OKLAHOMA (OBV) – Unemployment among women slightly rose in May in both Oklahoma and across the rest of the United States.
Data from the U.S. Department of Labor’s Bureau of Labor Statistics shows that the unemployment rate for adult women (20 years and over) increased to 3.3 percent in May.
Unemployment among women across the nation was 3.1 percent in both March and April.
The May 2023 unemployment rate for women is lower than the May 2022 rate, which was 3.4 percent.
Unemployment among women in Oklahoma was 3.1 percent, a slight increase from April’s 3 percent rate, but significantly decreased from the May 2022 rate of 3.8 percent, according to Oklahoma Employment Security Commission (OESC) data.
Department of Labor data shows that unemployment among men across the nation was 3.5 percent in May, higher than March’s 3.4 percent and April’s 3.3 percent rates. Unemployment among men in Oklahoma remained steady from April to May at 3.3 percent.
Research has shown that lack of childcare is often a reason women leave the workforce.
A U.S. Chamber of Commerce Foundation study states that 58 percent of working parents reported leaving their job because they could not find viable childcare. Also, 32 percent of women surveyed said having to be home to care for family members made returning to work difficult.
Legislators filed multiple bills this past legislative session to increase the availability of childcare in Oklahoma and get more parents back into the workforce.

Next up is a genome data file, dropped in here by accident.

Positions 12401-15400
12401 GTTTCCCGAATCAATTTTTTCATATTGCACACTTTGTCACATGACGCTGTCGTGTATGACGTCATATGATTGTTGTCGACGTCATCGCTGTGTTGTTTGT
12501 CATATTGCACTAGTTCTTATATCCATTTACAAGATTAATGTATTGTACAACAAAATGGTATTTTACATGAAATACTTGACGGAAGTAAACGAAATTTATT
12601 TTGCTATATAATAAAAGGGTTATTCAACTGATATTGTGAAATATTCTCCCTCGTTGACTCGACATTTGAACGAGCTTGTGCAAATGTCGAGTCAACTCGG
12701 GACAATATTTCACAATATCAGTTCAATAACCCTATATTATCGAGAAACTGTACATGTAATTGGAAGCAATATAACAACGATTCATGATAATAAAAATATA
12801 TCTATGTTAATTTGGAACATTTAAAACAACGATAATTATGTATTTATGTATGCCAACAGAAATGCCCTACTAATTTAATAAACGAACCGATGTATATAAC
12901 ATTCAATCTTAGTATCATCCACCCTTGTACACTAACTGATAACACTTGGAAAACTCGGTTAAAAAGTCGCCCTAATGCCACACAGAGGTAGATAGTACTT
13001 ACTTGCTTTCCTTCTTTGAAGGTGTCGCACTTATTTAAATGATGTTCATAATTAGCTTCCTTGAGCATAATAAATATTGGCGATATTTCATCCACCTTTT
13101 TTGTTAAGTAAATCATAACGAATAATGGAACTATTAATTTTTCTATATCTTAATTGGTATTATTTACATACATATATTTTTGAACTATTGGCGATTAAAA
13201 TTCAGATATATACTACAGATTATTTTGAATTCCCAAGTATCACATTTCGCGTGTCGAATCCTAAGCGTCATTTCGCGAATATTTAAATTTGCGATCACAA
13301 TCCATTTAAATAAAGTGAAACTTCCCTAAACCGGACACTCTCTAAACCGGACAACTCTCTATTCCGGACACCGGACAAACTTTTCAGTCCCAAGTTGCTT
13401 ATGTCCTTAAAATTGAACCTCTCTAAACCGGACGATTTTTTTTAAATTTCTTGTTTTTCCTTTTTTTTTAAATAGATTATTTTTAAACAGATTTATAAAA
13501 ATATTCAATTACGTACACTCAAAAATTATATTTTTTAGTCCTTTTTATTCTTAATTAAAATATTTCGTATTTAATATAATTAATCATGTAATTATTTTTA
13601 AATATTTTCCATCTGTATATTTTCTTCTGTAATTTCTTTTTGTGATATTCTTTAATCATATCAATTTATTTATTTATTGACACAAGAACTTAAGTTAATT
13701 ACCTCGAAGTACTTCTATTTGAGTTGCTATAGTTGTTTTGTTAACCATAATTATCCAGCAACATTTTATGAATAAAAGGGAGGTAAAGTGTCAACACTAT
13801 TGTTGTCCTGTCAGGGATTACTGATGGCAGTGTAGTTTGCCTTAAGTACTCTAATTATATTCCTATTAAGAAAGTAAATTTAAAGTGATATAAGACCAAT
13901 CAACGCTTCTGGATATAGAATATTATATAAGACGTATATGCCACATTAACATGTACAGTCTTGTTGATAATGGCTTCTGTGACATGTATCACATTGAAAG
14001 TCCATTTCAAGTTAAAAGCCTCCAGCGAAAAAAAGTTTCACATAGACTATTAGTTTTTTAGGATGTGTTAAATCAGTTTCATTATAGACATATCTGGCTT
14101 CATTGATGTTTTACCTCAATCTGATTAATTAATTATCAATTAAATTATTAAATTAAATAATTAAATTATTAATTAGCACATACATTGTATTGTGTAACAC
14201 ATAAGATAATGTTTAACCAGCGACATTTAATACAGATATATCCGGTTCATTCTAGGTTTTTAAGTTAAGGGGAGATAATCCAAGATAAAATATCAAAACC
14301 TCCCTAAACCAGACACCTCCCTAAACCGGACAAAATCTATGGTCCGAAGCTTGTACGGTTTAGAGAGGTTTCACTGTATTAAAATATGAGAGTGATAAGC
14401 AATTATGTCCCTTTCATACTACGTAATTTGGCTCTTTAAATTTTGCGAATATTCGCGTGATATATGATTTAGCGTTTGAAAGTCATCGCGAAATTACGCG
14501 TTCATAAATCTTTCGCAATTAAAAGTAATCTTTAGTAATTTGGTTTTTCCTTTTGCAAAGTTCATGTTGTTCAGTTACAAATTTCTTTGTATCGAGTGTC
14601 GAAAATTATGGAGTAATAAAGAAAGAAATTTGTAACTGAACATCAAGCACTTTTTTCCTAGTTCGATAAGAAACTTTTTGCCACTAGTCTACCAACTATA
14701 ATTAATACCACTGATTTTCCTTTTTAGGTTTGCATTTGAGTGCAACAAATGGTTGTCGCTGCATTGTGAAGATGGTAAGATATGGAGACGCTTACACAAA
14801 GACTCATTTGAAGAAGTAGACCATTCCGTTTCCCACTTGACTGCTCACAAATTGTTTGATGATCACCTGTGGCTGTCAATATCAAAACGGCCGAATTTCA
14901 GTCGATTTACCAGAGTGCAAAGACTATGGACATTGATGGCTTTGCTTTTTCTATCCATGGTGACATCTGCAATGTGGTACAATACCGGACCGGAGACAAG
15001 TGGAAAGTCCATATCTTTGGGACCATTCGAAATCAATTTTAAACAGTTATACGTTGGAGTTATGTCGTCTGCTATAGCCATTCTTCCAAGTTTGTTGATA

Gov. Kevin Stitt signed House Bill 2452 into law in May.
HB 2452 streamlines regulations pertaining to the licensing of childcare facilities across the state, allowing DHS-licensed family home childcares to operate at licensed capacity without local municipal oversight. The bill enables childcare centers to open and operate safely and efficiently, which will ensure parents their children are receiving consistent, quality care while they are at work, according to the bill’s author, Rep. Suzanne Schreiber, D-Tulsa.
Seasonal changes caused by weather, major holidays and the opening and closing of schools can also be a factor in employment fluctuations among women, according to the Department of Labor.
“These adjustments make nonseasonal developments, such as declines in employment or increases in the participation of women in the labor force, easier to spot,” Department of Labor officials state.